Although hair loss isn’t generally a serious medication condition – it can cause a lot of psychological harm to its sufferers. Studies have shown that the emotional impact of hair loss on women is almost twice that of men, perhaps because it is more socially acceptable for men to be bald. In one study, 88% of women facing androgenetic alopecia felt that their condition is negatively influencing and impacting their daily life.

Thankfully, with early treatment, it is possible to put a stop to hair loss, and even start growing healthy, new hair!

How do doctors diagnose hair loss

It is completely normal to lose 50 to 100 hairs every day, but those facing hair loss often notice that they lose much more.

Doctors often use the Ludwig Classification scale to help diagnose and describe the severity of hair loss in women, and it is broken down into three types:

  • Type l: Thinning begins around the parting line.
  • Type ll: Hair loss is more noticeable – the parting line starts to widen, and there is increased thinning around it.
  • Type lll: Thinning is seen throughout the entire head, with a see-through area at the top of the scalp.

To get a more accurate diagnosis, your doctor may also ask you several questions such as your medical history to better understand your condition.

What are your treatment options?

When it comes to treating hair loss, most medications and treatments aim to slow down the rate of hair loss, and only a minority of them can help to regrow hair.

Even though there are countless of supplements on the market that claim to help with hair loss – there is still insufficient evidence to prove their effectiveness.

Instead, you should look out for topical and systemic drugs such as minoxidil, finasteride, and spironolactone. Not only is minoxidil the only FDA-approved drug for treating female pattern baldness today, it is also the recommended first-line therapy for those suffering from mild-to-moderate hair loss.

Working by lengthening the growth phase of hair follicles – studies have shown that minoxidil is effective in helping patients grow back a good amount of hair and give it a thicker appearance overtime – where 60% of women will experience mild-to-moderate regrowth as a result of treatment! Coming in two different solutions (2% and 5%) – the 5% solution is often prescribed for more severe cases or when patients aren’t seeing results with first-line therapies.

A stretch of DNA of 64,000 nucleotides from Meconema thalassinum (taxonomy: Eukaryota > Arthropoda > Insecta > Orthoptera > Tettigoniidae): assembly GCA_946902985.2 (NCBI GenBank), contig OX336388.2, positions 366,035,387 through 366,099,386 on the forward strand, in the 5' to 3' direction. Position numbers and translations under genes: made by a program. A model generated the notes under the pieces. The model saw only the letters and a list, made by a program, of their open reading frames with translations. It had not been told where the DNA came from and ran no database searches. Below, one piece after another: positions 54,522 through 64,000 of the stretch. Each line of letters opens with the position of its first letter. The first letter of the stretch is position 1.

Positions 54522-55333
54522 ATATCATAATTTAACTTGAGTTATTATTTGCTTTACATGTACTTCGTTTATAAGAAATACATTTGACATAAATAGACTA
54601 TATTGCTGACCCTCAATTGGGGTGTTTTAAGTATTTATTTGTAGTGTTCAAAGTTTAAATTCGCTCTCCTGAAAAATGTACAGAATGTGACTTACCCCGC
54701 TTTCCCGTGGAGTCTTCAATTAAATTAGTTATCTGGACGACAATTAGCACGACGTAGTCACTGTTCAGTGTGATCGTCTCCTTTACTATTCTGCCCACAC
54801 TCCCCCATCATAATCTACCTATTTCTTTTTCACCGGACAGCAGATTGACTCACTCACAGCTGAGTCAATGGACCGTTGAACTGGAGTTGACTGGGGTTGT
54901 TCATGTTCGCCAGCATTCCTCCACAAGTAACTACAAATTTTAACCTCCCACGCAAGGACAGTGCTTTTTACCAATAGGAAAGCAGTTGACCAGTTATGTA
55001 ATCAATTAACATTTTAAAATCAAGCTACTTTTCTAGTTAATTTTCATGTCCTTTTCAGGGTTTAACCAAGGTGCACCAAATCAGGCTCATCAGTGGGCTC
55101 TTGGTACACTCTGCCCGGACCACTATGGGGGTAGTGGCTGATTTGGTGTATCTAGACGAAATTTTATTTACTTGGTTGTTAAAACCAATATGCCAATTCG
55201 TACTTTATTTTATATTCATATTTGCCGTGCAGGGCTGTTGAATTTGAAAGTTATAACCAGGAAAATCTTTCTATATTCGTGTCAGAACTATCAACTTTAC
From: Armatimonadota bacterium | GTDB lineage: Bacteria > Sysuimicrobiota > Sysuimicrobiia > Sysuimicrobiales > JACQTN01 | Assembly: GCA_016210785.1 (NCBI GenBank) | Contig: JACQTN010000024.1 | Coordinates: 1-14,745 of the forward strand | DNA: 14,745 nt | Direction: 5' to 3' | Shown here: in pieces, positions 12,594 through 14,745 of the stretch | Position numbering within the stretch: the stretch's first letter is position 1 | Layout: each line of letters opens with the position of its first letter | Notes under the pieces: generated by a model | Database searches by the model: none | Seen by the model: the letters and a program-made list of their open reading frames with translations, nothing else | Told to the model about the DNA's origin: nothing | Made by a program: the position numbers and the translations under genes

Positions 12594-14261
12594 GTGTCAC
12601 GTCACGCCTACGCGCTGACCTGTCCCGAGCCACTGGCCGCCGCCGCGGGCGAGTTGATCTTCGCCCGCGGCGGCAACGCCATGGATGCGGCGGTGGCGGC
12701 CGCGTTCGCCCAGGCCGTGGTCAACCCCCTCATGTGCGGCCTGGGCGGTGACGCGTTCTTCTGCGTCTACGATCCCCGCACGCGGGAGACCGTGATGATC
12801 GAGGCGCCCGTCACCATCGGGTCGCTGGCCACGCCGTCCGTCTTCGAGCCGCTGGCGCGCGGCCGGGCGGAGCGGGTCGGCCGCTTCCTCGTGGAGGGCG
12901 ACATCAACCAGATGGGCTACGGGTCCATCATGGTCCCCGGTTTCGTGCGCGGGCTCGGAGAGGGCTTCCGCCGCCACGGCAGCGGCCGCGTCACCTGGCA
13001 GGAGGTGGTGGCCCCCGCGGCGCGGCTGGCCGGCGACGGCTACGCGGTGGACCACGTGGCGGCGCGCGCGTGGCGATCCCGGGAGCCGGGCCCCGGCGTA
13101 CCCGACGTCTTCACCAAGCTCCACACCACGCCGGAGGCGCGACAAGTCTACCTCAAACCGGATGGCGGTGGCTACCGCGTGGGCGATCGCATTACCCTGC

While finasteride is also FDA-approved, it is only approved for treating androgenetic alopecia in men. However, it is sometimes still recommended for women who are facing androgen-dependent hair loss due to its anti-androgen effects.

On the other hand, spironolactone is a diuretic that also helps inhibit androgen production, although it should only be used when high levels of androgen activity is present, or if you aren’t seeing any results with minoxidil. Using spironolactone has been shown to stop hair loss in 90% of women with androgenetic alopecia.

In the case of alopecia areata, corticosteroids may also be administered to help suppress the immune system.

Although oral and topical medications are largely effective in treating mild-to-moderate hair loss, they often take time to see results, i.e., 6 – 12 months. Also, it is common for hair loss to come back after you stop treatment, and side effects such as irritation and hair growth at other areas can occur.

There is also the risk of adverse side effects such as birth defects when using high doses of finasteride and spironolactone. Doctors should always be transparent with patients in managing the expectations of patients and helping them understand the side effects that comes with any treatment.

Other treatment options such as laser treatment or PRP (platelet-rich plasma) therapy can also be useful. For a more “permanent” solution – patients can turn to hair transplants, where hair follicles are retrieved from one part of the scalp and implanted into the areas which need it most.